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Year : 2017  |  Volume : 65  |  Issue : 4  |  Page : 301-304

Tear film and ocular surface dysfunction in diabetes mellitus in an Indian population

1 Department of Ophthalmology, Jawaharlal Nehru Medical College, Aligarh Muslim University, Aligarh, Uttar Pradesh, India
2 Department of Pathology, Jawaharlal Nehru Medical College, Aligarh Muslim University, Aligarh, Uttar Pradesh, India

Date of Submission22-Dec-2015
Date of Acceptance31-Mar-2017
Date of Web Publication17-May-2017

Correspondence Address:
Syed Wajahat Ali Rizvi
620/7 Rizvi Lodge, Rasalganj, Aligarh - 202 001, Uttar Pradesh
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Source of Support: None, Conflict of Interest: None

DOI: 10.4103/ijo.IJO_939_15

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Purpose: Ophthalmic complications in diabetes such as retinopathy, cataract, and infections have been extensively studied. Recently, attention has been drawn toward ocular surface changes in diabetes mellitus (DM). This study has been carried out to investigate the tear film and ocular surface abnormalities in type II DM patients. Materials and Methods: A total of 83 participants (130 eyes) were enrolled: 53 diabetics (80 eyes) and 30 healthy controls (50 eyes). Of the 53 diabetics, 24 patients (42 eyes) had some diabetic retinopathy. The tear film and ocular surface were evaluated using Schirmer test, tear film break-up time (TBUT), keratoepitheliopathy score (KES), Rose Bengal Staining (RBS) test, and conjunctival impression cytology. Results: When compared with the healthy controls, diabetics showed significantly reduced Schirmer, TBUT measurements and the higher grades of KES and RBS test (P < 0.001). Impression cytology analysis showed goblet cell loss and conjunctival squamous metaplasia in diabetics. Conclusion: Tear film abnormality is a significant feature of diabetic ocular surface diseases. These abnormalities are likely on account of poor quality and function of tears, combined with the subnormal ocular surface. Therefore, all diabetic patients especially those with evidence of retinopathy changes should undergo routine early examination and follow-up of tear function and ocular surface parameters.

Keywords: Conjunctival metaplasia, keratoepitheliopathy score, Rose Bengal, Schirmer, tear break up time

How to cite this article:
Kesarwani D, Rizvi SW, Khan AA, Amitava AK, Vasenwala SM, Siddiqui Z. Tear film and ocular surface dysfunction in diabetes mellitus in an Indian population. Indian J Ophthalmol 2017;65:301-4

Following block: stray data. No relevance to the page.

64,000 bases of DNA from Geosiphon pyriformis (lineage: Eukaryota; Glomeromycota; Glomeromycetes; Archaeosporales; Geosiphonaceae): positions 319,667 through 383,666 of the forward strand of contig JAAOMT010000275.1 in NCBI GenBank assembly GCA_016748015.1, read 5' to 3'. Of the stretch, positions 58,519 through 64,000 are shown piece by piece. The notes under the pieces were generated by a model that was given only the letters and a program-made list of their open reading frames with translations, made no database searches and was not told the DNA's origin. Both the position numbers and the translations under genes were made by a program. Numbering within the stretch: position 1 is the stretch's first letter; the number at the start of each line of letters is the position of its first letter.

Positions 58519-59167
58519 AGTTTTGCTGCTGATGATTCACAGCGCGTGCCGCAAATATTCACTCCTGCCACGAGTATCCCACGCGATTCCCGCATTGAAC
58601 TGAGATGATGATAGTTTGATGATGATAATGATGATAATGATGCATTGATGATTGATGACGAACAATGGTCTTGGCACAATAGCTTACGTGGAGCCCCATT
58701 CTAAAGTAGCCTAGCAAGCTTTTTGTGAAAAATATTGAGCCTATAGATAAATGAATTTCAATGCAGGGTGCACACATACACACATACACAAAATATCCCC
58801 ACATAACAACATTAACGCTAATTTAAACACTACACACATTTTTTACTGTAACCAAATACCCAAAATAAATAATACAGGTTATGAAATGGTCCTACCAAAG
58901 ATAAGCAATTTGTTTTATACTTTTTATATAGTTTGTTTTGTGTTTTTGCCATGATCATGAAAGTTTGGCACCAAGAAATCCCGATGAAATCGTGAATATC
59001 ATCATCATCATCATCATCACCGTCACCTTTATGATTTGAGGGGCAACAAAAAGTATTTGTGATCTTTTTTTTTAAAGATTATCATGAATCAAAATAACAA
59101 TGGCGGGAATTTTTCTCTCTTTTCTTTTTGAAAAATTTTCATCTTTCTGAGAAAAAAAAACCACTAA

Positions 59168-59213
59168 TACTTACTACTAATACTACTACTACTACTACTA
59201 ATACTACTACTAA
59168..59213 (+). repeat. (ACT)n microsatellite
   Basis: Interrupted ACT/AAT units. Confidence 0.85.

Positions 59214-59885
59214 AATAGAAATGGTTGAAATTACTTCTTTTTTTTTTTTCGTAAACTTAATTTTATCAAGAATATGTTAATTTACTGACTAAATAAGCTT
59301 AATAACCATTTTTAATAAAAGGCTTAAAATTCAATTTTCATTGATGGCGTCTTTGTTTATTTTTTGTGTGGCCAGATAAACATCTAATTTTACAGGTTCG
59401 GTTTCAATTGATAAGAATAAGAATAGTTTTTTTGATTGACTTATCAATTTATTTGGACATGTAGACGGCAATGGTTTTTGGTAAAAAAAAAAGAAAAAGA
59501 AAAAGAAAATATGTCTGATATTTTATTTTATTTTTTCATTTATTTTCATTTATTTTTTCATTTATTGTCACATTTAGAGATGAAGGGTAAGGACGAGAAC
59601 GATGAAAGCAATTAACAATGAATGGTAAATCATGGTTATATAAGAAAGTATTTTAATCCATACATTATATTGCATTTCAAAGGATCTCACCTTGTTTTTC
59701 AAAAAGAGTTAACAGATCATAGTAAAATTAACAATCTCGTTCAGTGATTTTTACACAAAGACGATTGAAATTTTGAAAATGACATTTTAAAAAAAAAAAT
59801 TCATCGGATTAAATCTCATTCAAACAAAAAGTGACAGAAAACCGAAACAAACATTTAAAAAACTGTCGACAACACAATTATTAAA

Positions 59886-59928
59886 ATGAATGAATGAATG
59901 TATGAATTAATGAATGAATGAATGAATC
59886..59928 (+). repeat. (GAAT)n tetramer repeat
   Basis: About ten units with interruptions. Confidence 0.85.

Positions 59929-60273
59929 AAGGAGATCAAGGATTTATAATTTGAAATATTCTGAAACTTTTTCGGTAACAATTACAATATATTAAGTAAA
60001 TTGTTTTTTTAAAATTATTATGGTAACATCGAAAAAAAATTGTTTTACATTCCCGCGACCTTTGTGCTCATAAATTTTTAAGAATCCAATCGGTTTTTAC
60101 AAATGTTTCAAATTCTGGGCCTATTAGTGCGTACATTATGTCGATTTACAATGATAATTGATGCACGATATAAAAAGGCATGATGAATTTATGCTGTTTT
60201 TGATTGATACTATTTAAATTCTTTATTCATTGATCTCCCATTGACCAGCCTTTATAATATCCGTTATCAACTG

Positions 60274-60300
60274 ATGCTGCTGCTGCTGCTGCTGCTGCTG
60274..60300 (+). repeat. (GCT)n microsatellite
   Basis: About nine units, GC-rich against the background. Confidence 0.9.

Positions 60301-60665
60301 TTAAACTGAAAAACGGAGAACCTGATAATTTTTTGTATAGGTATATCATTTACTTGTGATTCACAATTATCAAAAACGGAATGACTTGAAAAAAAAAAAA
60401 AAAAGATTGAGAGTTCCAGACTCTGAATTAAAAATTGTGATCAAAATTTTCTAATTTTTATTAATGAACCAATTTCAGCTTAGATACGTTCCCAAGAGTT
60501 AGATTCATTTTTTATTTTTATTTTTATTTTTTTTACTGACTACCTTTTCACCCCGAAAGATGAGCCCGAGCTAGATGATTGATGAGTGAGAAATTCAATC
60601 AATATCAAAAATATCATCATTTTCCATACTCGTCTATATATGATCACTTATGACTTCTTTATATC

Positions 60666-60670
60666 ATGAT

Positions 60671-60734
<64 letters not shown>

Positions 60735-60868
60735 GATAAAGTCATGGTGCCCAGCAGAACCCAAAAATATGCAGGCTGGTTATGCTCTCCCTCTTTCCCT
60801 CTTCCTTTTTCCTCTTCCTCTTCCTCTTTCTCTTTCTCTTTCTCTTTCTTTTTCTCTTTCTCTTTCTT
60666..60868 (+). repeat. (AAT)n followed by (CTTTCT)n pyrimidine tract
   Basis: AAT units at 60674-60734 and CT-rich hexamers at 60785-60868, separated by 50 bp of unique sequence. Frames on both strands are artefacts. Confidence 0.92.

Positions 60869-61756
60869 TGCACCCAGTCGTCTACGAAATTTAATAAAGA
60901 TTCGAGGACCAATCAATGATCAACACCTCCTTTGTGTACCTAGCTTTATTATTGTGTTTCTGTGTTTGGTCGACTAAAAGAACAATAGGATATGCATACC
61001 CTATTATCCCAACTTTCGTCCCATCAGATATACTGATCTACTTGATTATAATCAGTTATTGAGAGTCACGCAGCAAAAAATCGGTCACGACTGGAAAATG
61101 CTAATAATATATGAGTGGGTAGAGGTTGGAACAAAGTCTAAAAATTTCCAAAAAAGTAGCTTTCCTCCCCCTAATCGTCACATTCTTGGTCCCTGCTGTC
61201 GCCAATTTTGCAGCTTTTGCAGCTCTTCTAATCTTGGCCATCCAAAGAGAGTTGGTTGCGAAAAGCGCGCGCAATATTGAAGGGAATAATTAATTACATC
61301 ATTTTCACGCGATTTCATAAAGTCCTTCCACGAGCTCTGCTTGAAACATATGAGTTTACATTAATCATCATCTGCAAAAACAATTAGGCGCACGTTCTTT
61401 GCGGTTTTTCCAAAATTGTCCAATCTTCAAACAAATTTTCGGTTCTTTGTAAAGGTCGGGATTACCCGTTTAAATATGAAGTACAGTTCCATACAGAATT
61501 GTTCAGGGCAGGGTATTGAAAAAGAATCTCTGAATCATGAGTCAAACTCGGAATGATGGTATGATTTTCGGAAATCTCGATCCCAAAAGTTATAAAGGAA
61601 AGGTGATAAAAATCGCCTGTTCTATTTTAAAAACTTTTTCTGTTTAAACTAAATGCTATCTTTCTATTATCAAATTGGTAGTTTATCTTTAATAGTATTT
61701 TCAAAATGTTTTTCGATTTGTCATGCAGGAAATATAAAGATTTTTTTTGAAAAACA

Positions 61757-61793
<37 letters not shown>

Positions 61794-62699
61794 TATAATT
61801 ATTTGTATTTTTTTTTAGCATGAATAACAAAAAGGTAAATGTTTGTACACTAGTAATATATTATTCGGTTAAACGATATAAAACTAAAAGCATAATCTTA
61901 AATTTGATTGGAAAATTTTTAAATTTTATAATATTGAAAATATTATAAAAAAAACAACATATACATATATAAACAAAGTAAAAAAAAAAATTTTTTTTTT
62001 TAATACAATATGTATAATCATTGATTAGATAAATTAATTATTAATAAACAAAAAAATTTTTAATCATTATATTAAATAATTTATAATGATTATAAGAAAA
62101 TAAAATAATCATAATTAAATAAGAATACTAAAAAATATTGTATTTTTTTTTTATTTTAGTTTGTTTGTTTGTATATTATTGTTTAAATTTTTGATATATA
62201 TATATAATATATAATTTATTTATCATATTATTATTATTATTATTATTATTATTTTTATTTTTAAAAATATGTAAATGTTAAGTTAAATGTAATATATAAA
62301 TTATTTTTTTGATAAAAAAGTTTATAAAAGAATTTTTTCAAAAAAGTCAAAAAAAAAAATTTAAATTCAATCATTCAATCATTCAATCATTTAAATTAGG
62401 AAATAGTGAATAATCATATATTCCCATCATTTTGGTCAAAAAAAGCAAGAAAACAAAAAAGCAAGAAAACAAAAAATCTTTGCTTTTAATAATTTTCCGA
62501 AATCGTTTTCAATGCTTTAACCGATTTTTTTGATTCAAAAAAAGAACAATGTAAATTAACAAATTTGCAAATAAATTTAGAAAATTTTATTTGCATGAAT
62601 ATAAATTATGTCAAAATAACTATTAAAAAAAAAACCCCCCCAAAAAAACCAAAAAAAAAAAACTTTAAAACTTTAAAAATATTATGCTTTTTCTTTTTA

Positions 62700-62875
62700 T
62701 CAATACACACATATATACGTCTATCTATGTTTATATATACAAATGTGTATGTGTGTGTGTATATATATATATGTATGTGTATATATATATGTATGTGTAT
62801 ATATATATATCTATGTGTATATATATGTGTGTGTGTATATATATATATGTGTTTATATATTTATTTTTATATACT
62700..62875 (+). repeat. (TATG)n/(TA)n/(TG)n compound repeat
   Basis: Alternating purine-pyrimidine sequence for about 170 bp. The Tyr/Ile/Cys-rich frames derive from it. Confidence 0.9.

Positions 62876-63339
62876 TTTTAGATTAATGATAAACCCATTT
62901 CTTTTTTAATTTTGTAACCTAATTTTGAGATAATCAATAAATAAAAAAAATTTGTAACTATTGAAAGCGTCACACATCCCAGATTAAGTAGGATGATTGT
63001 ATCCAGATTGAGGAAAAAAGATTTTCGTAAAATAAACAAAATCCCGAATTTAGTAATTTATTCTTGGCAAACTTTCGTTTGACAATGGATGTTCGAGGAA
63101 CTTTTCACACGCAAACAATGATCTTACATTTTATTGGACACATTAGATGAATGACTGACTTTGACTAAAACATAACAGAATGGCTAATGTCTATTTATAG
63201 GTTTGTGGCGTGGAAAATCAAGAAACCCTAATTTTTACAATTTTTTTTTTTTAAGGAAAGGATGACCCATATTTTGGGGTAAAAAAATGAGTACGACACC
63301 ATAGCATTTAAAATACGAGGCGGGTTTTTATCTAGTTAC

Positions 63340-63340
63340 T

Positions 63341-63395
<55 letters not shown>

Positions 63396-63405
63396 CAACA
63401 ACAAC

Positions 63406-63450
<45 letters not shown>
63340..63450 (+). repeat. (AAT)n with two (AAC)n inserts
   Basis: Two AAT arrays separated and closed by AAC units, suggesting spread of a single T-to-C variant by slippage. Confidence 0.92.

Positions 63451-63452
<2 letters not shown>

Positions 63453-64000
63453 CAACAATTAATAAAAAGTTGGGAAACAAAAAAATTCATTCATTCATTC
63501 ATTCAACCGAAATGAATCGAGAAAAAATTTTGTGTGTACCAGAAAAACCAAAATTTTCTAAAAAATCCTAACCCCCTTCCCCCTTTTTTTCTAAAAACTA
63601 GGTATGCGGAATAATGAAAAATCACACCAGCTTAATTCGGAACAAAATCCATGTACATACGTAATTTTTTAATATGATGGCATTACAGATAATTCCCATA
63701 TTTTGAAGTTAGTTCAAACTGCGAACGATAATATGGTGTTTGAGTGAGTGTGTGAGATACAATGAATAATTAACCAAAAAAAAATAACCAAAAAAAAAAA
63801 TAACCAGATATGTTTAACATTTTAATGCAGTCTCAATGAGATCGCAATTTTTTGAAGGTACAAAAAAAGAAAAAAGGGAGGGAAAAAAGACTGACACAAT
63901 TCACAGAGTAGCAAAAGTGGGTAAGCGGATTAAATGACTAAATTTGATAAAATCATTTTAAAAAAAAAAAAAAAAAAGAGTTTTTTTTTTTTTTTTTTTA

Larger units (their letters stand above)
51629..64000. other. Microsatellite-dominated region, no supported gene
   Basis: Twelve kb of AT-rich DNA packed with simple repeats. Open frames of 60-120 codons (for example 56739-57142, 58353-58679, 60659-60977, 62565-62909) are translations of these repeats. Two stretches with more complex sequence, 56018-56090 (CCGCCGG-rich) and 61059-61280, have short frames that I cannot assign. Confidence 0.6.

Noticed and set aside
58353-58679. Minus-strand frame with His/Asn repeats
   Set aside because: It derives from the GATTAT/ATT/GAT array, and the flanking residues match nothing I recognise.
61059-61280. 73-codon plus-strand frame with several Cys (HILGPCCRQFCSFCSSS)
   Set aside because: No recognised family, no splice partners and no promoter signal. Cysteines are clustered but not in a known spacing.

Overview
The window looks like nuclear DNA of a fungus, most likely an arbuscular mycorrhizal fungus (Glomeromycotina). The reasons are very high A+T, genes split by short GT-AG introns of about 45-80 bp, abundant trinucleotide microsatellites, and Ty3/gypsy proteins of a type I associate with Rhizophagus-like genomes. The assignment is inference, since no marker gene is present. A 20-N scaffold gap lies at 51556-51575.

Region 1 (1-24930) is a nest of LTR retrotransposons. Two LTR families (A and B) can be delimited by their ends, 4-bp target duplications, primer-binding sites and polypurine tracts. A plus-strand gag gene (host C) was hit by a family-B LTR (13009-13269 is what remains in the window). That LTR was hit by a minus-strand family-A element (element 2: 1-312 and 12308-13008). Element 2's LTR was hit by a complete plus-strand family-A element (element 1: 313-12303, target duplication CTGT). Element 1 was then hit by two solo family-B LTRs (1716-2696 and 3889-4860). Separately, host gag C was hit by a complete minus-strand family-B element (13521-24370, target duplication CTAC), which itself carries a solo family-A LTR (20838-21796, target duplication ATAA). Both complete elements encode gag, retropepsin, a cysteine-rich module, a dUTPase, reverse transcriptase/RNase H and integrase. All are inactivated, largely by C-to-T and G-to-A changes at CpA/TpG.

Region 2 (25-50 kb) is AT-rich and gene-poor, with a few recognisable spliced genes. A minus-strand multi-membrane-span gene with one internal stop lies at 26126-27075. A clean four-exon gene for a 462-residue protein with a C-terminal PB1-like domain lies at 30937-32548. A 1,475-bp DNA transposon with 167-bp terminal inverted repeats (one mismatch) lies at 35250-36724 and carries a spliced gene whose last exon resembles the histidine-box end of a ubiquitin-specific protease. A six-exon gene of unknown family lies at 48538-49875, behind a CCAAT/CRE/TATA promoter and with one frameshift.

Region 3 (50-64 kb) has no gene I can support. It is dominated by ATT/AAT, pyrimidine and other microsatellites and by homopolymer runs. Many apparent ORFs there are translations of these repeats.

How to cite this URL:
Kesarwani D, Rizvi SW, Khan AA, Amitava AK, Vasenwala SM, Siddiqui Z. Tear film and ocular surface dysfunction in diabetes mellitus in an Indian population. Indian J Ophthalmol [serial online] 2017 [cited 2020 Oct 21];65:301-4. Available from: https://www.ijo.in/text.asp?2017/65/4/301/206336

Diabetes is one of the common causes of blindness in persons aged 20–70 years. Cataract and retinopathy are well known ocular complications of diabetes. However, recently, attention has been drawn to ocular surface problems, especially dry eye in diabetic patients.[1] Diabetic keratoepitheliopathy is sometimes hard to cure and can induce quantitative and qualitative abnormalities in tear secretion, contributing to decreased corneal sensitivity and poor adhesion of regenerating epithelial cells.[1],[2] Research shows that most cases of dry eye associated with diabetes are caused by insufficient production of tears due to “autonomic neuropathy” affecting the nerves that control the lacrimal gland.[3]

Studies have shown an intimate relationship between dry eye and diabetes mellitus (DM) with changes of conjunctival surface, but the results remain controversial. In addition in India, there has been a lack of research relating changes of the conjunctival surface in diabetic patients to clinical parameters. Therefore, we aimed to study the changes of tear film and ocular surface in diabetics by assessing the keratoepitheliopathy score (KES), Schirmer test, tear film break-up time (TBUT), Rose Bengal Staining (RBS), goblet cell density (GCD), and conjunctival squamous metaplasia (CSM) grade using conjunctival impression cytology (CIC) and to compare the results with those of healthy controls.

  Materials and Methods Top